Fiberlink, Blue Bell, PA, has started its first major direct marketing campaign modeled after the old serial western and murder mysteries of the 1940s in an effort to build brand awareness and generate new sales leads. The campaign, which was designed by Hot Productions, Philadelphia, is centered around the enterprise service provider’s fictional fedora and trench coat-wearing hero named Link Strong.
“We felt that a lot of the business advertising going on right now was missing the mark,” said Bill Wagner, executive vice president of marketing at Fiberlink. “So we wanted to do something that would state our benefits and allow both the audience and us to have fun.”
After deciding to go with the noir/superhero-type character, which he describes as a cross between Superman and Dick Tracy, Wagner said, he wanted to build “connectivity” between the character and the target audience by giving it a face they could relate to. So he became “this ‘Road Warrior’-type” businessman who is always traveling and needs to connect back to his company’s database and how Fiberlink helps him connect to it anywhere, anytime.
Starting next month, Fiberlink will be sending two direct mail pieces to chief information officers and information technology directors for large corporations in the Fortune 2000 category. Both mailings will have approximately 8,000 pieces, with the first serving as a teaser for the second.
“The first will be a teaser-postcard with a picture of Link telling them that they will be hearing from him soon along with a few questions on what its employees’ remote networking needs are,” Wagner said. “Then a week or two later, they will receive a 2 1/2-by-3-feet box with a label proclaiming ‘Let me out, I am here to help.’ “
The box will contain a 48-inch stand-up cardboard cutout of Link that they can keep in their office. The piece will include details on how to take part and win a contest, the prize for which has yet to be determined. But Wagner said it will be along the lines of a trip around the world or to some exotic location.
Those wanting to participate in the contest have a picture taken with Link, but to do so they must arrange for the listed Fiberlink representative to take it.
“This gets our rep in the door,” Wagner explained.
Fiberlink will be contacting some previous customers with the direct mail portion of the campaign, but for the most part, it is more geared more toward acquiring and drumming up interest in new customers in an effort to build awareness within the space. It got the names of its targets from a database of information on companies such as its number of remote offices, its IT needs and its number of laptops.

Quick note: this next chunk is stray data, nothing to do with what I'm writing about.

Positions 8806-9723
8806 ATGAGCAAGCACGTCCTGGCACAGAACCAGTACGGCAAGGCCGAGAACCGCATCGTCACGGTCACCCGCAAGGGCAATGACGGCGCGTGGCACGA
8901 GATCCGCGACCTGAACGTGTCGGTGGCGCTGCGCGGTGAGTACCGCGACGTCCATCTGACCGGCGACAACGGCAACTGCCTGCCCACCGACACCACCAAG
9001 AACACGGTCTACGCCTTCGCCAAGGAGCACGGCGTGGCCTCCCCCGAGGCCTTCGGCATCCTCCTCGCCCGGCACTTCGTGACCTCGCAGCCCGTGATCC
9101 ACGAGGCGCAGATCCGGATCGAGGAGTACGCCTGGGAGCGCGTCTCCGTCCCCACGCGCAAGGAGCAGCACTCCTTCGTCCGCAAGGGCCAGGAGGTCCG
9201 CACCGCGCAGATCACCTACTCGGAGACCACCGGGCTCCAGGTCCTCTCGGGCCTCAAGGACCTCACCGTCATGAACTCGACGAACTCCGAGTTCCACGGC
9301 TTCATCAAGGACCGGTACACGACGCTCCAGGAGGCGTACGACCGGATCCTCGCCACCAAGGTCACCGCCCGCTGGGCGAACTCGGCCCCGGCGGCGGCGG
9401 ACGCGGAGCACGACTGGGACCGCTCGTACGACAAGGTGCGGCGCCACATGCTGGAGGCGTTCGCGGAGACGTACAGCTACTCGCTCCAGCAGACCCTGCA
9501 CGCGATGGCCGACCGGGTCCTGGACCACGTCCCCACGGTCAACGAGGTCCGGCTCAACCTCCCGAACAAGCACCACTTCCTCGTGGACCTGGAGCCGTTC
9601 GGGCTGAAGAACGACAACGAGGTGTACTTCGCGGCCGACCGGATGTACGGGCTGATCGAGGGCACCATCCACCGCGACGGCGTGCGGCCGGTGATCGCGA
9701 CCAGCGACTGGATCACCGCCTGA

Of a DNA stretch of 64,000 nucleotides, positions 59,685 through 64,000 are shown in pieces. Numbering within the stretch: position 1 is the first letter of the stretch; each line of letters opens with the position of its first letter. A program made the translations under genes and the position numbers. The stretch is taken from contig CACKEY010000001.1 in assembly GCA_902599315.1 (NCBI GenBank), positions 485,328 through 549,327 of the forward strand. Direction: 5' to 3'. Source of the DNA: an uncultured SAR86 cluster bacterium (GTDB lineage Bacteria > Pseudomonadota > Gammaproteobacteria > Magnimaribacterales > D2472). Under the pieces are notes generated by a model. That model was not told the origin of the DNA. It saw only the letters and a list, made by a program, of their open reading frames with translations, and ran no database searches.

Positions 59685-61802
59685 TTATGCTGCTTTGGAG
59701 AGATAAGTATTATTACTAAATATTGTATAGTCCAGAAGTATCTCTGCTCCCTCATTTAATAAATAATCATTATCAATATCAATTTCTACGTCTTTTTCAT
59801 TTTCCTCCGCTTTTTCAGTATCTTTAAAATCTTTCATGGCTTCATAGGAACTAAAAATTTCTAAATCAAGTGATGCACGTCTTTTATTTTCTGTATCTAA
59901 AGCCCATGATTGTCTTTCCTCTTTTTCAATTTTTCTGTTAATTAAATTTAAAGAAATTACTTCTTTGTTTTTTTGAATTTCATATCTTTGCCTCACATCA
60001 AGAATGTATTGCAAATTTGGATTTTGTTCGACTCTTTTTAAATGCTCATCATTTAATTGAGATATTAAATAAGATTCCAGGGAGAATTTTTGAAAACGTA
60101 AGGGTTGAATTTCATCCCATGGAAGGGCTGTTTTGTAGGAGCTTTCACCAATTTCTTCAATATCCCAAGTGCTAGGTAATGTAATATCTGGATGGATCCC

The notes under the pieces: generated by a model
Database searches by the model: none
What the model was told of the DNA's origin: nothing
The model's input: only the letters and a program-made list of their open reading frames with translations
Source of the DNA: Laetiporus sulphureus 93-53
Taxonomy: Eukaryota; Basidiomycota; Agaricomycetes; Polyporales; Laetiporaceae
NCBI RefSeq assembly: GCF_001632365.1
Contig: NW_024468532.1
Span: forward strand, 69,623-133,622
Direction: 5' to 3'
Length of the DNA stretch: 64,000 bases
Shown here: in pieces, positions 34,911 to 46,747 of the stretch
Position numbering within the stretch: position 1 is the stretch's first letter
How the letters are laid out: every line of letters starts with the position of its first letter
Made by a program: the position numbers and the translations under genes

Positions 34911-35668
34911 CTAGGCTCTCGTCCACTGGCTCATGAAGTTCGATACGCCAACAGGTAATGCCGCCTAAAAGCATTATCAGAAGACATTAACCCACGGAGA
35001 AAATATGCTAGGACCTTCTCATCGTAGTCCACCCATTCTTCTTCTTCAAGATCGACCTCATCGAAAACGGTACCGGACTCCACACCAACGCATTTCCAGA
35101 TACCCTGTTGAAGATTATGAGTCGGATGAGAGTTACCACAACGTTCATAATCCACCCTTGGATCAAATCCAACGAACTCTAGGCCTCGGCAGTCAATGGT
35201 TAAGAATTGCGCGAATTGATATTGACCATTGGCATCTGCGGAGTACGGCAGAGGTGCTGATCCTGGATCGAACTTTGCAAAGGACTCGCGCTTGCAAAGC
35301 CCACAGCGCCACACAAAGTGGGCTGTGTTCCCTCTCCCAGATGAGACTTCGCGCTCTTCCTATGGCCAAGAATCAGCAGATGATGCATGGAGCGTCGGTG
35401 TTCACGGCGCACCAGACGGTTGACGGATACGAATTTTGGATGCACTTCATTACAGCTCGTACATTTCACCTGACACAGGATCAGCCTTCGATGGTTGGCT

“Our main audience is a company with a large number of employees that travel a lot and need to log on every night and connect with their company’s database,” Wagner said.
Both pieces will also direct people to either call a toll-free number or visit the Fiberlink Web site. And the pieces will be more benefit driven with a small amount of text.
The print version of this business-to-business campaign kicked off late last month with the first of six print ads called “The Adventures of Link Strong” running in Information Week and The Wall Street Journal. The title of the first ad, “How to Win on the Road,” is also the theme of the campaign, Wagner said. The ads do not push any particular products or services but mention the benefits Fiberlink can provide and direct people to its Web site or to call a toll-free number for more information.
The second ad, titled “Big Boys Play for Keeps,” began running this week and will be appearing in PC Week and Network Computing as well. The print ads will run through June.
“In keeping with the idea of making it fun, we didn’t want to make him this stressed-out individual in need of help, like a lot of the companies in our market do,” Wagner said. “The campaign is designed around his adventures so that individuals will continue to look for each of the following ads. At the bottom of every ad we ask them to keep a lookout for Link Strong’s next adventure. So far the print ad has generated a good response.”
The Web component will consist of e-mailing to people who have responded to the print ads or direct mail pieces, as well as some people who have not previously responded or been contacted by Fiberlink.